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Dinkytown hotel transforms into COVID-19 respite for the homeless

Hennepin County has been using the University Inn for almost a year to control the spread of COVID-19 among people experiencing homelessness.
Image by Emily Urfer
The site of University Inn on Monday, Feb. 8. Hennepin County is using the building as a COVID-19 medical respite for people experiencing homelessness.

Since the onset of the pandemic, Dinkytown’s University Inn has been one of the county’s safeguards against the pandemic for people experiencing homelessness. Hennepin County has used the building since March and purchased it in December. It has acted as a COVID-19 “medical respite,” which is a shelter for people experiencing homelessness who are too sick to live on the streets but not sick enough to be in the hospital.

Hennepin County COVID-19 respites are places designated specifically for people showing signs of COVID-19 or who have tested positive for the virus, said Christine Bridgeman, the program director at the COVID respites and Catholic Charities’ Higher Ground homeless shelter. In total, the county has around 100 rooms for isolation, with 44 available at the University Inn.

“Often, people do not test positive. So, we often have very short stays where people are just there for a day or two waiting on a test result,” said David Hewitt, director of Hennepin County’s Office to End Homelessness.

Before October, Hennepin County was pulling staff from other departments to fill in the gaps. The building is currently staffed by Health Care for the Homeless nurses and Catholic Charities workers, giving it a more stable and specialized team.

At the end of 2020, Hennepin County had budget money to spend and purchased University Inn.

“Those dollars were coming to an end at the end of the year and acquisition was one mechanism by which we could reduce the cost of continuing this vital service,” Hewitt said.

At the start of the pandemic, the county began advertising the COVID respites among the homeless population in order to reduce spread.

“There’s a triage line that is open to the general public but is particularly used by professionals working in the field and by homeless individuals themselves, and we put that [number] out to everybody,” Hewitt said.

Outreach workers hung posters in encampments and shelters, posted on social media and visited encampments to make sure people knew about they had a place to go if they tested positive for the virus.

Hewitt said the respite is a primary reason that there has not been a large COVID outbreak among people experiencing homelessness. The county has also regularly tested people experiencing homelessness for COVID-19.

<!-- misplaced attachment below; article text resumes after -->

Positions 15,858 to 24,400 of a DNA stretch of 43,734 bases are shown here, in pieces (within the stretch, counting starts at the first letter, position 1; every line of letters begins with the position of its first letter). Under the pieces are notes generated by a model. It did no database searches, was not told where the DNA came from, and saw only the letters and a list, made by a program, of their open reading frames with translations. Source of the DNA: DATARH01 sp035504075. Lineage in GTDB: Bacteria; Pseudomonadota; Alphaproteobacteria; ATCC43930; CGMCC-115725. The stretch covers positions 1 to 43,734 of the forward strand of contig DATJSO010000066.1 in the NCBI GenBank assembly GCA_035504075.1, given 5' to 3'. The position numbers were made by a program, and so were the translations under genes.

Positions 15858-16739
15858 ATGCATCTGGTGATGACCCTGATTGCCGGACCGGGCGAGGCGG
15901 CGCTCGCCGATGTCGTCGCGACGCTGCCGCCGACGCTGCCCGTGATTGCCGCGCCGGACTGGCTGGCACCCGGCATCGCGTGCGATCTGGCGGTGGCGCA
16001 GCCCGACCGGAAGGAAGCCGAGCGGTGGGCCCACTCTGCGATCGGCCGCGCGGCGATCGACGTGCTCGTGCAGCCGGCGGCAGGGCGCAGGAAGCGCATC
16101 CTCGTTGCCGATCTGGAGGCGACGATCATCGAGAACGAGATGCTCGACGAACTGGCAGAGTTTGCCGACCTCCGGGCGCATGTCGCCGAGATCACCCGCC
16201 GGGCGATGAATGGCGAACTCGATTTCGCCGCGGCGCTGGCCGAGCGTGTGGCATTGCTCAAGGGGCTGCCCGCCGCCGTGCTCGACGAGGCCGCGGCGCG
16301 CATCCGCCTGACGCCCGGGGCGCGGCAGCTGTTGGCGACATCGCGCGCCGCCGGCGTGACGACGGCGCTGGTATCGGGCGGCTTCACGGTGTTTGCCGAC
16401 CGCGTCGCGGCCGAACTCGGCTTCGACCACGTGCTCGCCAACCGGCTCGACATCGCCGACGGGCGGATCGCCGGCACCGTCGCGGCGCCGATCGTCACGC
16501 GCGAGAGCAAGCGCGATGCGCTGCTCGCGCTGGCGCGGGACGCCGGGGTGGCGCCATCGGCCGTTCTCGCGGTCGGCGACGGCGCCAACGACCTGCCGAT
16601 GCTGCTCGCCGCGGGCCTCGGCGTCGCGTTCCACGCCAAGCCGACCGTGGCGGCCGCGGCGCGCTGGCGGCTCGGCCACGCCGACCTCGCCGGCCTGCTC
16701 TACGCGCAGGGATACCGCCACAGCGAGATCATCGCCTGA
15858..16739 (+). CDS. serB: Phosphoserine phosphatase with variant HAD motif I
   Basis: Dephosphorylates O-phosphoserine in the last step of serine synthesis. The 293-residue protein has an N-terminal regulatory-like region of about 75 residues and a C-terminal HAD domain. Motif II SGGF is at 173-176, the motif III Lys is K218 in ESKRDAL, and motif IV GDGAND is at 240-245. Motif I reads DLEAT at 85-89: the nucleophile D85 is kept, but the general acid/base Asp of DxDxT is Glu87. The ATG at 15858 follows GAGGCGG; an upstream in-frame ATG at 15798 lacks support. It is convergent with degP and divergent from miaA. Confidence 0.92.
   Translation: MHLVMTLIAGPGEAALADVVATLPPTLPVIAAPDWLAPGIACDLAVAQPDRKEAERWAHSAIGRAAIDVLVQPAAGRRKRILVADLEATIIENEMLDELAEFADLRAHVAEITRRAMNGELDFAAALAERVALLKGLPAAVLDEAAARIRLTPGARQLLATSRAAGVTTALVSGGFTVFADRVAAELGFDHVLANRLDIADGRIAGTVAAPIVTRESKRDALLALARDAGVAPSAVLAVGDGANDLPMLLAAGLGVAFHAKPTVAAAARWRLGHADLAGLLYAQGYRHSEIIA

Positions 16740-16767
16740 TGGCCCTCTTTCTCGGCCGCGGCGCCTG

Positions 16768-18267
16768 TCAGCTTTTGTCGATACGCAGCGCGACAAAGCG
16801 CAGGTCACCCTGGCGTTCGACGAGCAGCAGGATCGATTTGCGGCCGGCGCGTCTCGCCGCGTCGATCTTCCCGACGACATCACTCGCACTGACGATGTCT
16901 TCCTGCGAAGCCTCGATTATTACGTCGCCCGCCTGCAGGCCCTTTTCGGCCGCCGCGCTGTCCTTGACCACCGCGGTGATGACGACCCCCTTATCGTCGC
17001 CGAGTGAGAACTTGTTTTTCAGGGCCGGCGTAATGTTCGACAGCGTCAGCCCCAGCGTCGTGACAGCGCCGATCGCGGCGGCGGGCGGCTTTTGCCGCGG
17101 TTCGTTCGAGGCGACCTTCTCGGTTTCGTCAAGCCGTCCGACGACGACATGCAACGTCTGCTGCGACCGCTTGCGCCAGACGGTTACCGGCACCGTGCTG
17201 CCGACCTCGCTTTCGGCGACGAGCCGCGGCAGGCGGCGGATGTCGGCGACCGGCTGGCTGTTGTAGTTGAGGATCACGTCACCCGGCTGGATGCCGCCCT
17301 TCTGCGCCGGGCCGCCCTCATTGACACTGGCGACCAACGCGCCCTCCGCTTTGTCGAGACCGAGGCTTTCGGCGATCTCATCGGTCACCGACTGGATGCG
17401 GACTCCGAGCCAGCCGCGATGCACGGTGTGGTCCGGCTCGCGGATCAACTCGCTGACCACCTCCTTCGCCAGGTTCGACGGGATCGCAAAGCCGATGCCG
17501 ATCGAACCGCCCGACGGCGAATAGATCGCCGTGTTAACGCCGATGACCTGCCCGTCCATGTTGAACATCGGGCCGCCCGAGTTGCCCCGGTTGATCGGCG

“Since we started this back in March, we’ve had over 600 people stay in isolation, and a little over half have tested positive for COVID,” he said.

Between April and January, more than 900 shelter staff and people experiencing homelessness have tested positive for COVID-19 throughout the state, according to data from the Minnesota Interagency Council on Homelessness.

At the height of the pandemic in late November, most of the University Inn’s rooms were filled. Currently, there are typically less than 10 people staying at the respite at any given time, said Pa Xiong, a Healthcare for the Homeless supervising nurse who works in the building. She said she is happy to see numbers low but is unsure of when there will be another spike.

For the most part, Bridgeman said people experiencing homelessness have been incredibly receptive to this program.

“People are happy to be sheltered,” she said. “They appreciate that someone is taking care of them.”

Xiong said that a typical intake is either referred from another shelter or voluntarily admits themselves into the program. They then take a COVID test and wait 24 hours for their results.

If they test positive, those experiencing homelessness wait out their quarantine in a hotel room. If they test negative, the shelter staff sends them back to their encampment or a shelter to prevent them from getting COVID. Often, the team prescribes medications to people sick with other illnesses to help them recover, Xiong said.

“These patients, they go through so much,” Xiong said. “I love when I’m able to help them get through something.”

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